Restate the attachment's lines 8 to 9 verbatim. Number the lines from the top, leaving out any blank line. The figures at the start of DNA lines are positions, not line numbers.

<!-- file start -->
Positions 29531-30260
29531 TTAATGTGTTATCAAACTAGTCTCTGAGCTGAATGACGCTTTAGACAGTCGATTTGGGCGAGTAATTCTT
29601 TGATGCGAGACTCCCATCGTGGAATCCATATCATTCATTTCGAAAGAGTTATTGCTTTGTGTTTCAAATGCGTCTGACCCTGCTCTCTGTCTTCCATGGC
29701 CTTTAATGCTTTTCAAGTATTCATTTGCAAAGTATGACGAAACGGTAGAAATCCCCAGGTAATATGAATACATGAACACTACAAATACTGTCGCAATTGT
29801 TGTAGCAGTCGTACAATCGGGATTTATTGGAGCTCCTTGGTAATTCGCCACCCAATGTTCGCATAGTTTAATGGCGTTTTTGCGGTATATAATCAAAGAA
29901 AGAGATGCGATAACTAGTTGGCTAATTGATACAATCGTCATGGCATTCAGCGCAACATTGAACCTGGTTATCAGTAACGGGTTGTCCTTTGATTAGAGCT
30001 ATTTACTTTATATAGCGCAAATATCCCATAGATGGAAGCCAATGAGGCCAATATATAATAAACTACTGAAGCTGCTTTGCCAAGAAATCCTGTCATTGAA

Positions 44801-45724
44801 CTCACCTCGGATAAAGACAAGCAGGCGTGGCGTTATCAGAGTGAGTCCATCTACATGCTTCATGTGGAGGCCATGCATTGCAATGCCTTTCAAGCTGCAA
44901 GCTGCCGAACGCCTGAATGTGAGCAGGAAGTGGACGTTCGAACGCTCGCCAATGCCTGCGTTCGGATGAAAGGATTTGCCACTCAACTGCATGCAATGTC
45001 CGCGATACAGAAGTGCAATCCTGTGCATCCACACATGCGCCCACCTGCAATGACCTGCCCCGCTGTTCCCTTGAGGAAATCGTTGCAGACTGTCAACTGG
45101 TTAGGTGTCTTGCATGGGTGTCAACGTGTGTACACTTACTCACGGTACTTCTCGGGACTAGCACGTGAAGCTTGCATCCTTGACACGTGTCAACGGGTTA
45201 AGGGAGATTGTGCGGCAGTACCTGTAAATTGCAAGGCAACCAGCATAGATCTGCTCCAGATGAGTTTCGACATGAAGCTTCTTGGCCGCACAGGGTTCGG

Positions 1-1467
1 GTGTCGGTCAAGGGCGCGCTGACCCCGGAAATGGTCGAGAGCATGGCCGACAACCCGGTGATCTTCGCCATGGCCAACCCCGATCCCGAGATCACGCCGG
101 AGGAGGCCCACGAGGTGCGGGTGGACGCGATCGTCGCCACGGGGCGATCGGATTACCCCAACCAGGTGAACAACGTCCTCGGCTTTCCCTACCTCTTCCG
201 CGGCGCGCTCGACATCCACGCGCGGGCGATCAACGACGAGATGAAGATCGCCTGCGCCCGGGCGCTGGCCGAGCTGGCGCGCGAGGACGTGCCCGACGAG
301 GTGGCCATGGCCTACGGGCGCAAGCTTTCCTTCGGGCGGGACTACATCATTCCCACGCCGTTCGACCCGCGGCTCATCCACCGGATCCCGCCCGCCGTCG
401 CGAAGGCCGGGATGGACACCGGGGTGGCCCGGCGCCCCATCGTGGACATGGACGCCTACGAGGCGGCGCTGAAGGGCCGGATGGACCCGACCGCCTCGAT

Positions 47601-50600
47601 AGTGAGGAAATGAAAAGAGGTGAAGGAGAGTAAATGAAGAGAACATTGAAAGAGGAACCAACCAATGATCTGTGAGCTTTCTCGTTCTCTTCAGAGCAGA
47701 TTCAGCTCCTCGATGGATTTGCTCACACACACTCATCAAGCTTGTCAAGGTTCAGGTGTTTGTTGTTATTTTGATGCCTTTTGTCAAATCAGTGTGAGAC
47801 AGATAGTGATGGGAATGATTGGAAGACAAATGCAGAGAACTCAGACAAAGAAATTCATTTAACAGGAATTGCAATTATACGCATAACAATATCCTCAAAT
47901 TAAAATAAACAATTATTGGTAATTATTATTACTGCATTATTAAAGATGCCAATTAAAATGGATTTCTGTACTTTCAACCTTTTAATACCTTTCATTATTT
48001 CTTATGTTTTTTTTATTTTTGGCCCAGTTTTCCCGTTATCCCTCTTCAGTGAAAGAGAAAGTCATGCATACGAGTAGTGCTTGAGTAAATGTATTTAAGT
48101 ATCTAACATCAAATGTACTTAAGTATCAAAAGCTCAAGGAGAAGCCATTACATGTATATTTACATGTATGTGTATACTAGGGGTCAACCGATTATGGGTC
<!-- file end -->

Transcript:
Positions 44801-45724
44801 CTCACCTCGGATAAAGACAAGCAGGCGTGGCGTTATCAGAGTGAGTCCATCTACATGCTTCATGTGGAGGCCATGCATTGCAATGCCTTTCAAGCTGCAA